Morning After: Some Points Are Better Than Others
Some overtime losses are better than others as the Dallas Stars showed they can play their new style of game against one of the best teams in the NHL.
First of all, let us get this out of the way. I cannot believe the Stars did not have to face Andre Vasilevskiy last night. When considering the regular season career numbers of the 2021 Conn Smythe Winner against Dallas, it’s a head-scratcher (12-2-3 1.81 GAA .934 save percentage with FIVE shutouts). For Stars players, getting pucks past the big Russian was a harder task than trying to buy Taylor Swift tickets.
There was no love lost between Lightning Head Coach Jon Cooper and former Stars Bench Boss Rick Bowness from their time together in Tampa. During the 2020-21 season, when Dallas and Tampa were Division rivals, Cooper played his ace seven out of eight games winning six of them. Perhaps the starting goalie decision for the Lightning would have been different if Pete DeBoer was not behind the Dallas bench. Pete was, and was handed a nice housewarming gift.
Dallas was also handed another present late in the third period when Mikhail Sergachev forgot the puck right in front of his own net allowing Radek Faksa to pick up the loose biscuit and rip home a wrist shot for a shorthanded goal tying the game at four. The puck was gift-wrapped and left on a platter. No better time for the hard-checking center to get his first lamplighter of the season. It would have been rude for Faksa not to oblige.
Unfortunately, the Stars chose to be respectful guests and did not walk away with all the points available, falling 5-4 in overtime.
Despite the disappointing ending, this game just felt different from other games against Tampa. Instead of trying to squeak out a win based on low-event hockey, the Stars and Lightning went for an all-out toe to toe slugfest. The Lightning still boasts world-class talent such as Steven Stamkos, Victor Hedman, and Nikita Kucherov. But the Stars can now match that talent with the youthful skill of Jason Robertson, Miro Heiskanen, and Roope Hintz. Throw in Joe Pavelski and Jake Oettinger and the talent level is nearly even. This made for one of the more entertaining games these two teams have played since Game 5 of the Stanley Cup Final in 2020.
The positives continue to outweigh the negatives by a wide margin. The Stars are happy with the evolution of the team and how well they have adapted to Pete DeBoer’s up-tempo style of play. The Avengers Line keeps rolling with Jason Robertson and Roope Hintz, each extending their point streaks to nine games. The power play went 2-2 and now is second-best in the NHL with an impressive 33.3% success rate. The penalty kill was overworked again, but allowed only one goal in five times shorthanded. Faksa’s surprise made for a solid night for the unit and brought the Stars shorthanded goal total to four.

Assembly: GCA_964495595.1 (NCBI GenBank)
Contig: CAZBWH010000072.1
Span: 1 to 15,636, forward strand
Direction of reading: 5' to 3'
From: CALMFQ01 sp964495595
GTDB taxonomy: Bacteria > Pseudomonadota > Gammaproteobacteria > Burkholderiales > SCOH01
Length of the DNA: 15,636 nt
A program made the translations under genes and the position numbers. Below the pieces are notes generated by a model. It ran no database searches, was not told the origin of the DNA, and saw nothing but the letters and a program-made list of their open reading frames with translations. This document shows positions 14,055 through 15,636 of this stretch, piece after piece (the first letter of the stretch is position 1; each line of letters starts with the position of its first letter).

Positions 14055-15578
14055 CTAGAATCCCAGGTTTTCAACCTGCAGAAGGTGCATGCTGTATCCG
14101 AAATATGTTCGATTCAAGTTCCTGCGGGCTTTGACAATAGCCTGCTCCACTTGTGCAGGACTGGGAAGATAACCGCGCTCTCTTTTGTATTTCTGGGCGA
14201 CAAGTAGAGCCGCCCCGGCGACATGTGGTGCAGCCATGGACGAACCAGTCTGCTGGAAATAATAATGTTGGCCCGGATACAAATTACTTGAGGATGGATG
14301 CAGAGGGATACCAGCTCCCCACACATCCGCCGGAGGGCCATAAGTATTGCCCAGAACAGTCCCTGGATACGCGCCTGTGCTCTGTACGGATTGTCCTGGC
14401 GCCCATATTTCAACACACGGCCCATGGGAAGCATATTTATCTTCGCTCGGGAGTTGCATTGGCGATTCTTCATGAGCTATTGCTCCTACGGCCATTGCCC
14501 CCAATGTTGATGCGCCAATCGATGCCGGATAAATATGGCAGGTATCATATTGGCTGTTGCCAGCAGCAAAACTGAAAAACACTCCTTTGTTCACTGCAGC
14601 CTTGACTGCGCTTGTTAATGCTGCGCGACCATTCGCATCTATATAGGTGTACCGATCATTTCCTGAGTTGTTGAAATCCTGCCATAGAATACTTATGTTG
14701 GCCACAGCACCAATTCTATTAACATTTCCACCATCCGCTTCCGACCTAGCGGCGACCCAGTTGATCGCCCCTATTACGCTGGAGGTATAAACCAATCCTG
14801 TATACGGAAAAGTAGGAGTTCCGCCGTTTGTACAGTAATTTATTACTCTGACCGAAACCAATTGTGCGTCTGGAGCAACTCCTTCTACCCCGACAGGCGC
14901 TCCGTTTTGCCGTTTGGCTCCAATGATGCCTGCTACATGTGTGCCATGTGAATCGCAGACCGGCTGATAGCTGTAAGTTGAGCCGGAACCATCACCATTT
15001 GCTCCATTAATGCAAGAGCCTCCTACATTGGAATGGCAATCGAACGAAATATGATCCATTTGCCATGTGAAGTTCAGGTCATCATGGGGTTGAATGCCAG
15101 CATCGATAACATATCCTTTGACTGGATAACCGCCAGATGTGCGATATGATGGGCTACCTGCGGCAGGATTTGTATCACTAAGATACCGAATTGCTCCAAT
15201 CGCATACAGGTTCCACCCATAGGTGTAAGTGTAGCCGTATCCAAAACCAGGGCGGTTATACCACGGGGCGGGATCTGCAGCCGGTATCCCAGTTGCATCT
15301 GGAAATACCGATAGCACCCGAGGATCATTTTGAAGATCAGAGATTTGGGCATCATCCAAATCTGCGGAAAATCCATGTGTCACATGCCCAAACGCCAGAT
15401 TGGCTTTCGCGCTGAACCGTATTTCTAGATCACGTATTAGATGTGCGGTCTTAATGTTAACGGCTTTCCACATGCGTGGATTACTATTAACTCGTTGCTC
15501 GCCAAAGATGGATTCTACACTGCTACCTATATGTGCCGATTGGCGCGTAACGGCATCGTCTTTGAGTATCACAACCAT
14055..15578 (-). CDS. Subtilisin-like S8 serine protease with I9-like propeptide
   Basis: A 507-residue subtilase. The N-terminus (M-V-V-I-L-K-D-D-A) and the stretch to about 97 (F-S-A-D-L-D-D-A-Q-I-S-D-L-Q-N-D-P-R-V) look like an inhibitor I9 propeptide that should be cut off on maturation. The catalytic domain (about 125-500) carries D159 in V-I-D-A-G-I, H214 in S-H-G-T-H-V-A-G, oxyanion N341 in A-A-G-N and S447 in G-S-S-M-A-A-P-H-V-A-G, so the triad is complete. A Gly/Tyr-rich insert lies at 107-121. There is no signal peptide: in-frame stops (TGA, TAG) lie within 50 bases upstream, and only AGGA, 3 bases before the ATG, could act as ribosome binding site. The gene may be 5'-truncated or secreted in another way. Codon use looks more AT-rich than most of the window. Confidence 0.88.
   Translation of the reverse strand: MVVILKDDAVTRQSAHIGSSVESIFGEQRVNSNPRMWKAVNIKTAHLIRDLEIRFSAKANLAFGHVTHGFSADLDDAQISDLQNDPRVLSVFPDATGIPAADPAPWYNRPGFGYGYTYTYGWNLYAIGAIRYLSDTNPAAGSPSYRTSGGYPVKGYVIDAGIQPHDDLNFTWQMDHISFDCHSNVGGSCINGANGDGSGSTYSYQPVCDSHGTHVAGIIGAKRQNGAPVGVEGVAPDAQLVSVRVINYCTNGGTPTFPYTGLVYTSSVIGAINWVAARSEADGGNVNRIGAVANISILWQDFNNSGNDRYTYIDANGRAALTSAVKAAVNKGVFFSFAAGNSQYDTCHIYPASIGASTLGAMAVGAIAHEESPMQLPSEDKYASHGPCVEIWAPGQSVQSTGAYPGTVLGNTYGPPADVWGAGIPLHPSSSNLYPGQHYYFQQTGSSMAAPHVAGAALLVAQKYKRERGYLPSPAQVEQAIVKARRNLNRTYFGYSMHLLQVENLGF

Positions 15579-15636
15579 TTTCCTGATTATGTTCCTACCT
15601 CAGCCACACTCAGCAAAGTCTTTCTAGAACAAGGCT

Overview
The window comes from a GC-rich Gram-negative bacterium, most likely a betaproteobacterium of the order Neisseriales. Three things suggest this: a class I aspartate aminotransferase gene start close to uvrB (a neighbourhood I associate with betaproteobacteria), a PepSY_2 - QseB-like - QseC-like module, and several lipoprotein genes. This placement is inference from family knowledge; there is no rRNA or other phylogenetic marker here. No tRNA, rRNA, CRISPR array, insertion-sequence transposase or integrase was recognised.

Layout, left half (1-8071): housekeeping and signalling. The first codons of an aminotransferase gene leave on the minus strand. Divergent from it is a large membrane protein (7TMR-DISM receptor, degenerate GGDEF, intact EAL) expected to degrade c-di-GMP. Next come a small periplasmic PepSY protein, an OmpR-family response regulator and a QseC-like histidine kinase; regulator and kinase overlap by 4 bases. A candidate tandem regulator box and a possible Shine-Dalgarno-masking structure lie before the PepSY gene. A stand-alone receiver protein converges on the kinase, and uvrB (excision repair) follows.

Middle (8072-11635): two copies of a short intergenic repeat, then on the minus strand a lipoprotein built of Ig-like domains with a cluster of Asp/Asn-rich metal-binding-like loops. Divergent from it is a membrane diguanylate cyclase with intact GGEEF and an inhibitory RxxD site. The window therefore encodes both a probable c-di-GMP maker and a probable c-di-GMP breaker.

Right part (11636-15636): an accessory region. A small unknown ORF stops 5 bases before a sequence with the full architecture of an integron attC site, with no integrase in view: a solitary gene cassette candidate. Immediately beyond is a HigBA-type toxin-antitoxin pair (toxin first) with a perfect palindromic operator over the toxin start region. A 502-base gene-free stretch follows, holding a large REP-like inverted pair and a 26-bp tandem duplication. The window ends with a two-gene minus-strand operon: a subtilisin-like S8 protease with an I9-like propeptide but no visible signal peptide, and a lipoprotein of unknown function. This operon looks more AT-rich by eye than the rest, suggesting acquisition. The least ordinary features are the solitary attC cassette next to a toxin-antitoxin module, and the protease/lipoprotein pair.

The one point also elevated the Stars road record to a very respectable 5-3-2. The overall record is 9-5-2 for 21 points, but that number is even more impressive when you consider Dallas has played 10 of their first 16 games on the road. With a new coach, new system, and six new faces in the lineup, it would have been easy to excuse a rocky start as time was needed to gel. Instead, the team has placed itself in the upper echelon of the Central Division with a slew of home games on the horizon.
Taking two points while visiting the home of the team that has played in the Stanley Cup Final in three consecutive seasons would have been nice, but one point seems quite satisfactory. The team is still improving, the coaching staff is still learning about the individual players and after entering this three-game road trip on a downward note, the Stars have extricated themselves from any ditch that might have been encountered.
The takeaway from last night is this—two good teams played a hard-fought, exciting game, and the Lightning got the extra goal in overtime. It’s been a while since Dallas could battle at the same pace and ferocity offensively as Tampa. This Stars team is different from any of the versions seen since 2017. The best part of games like this one is knowing there is still room for growth and improvement. Getting a single point instead of two may be a disappointment to some, but the way it was earned is an indication of continued success ahead. Hard to argue with that bottom line, even if a few presents were received in the process.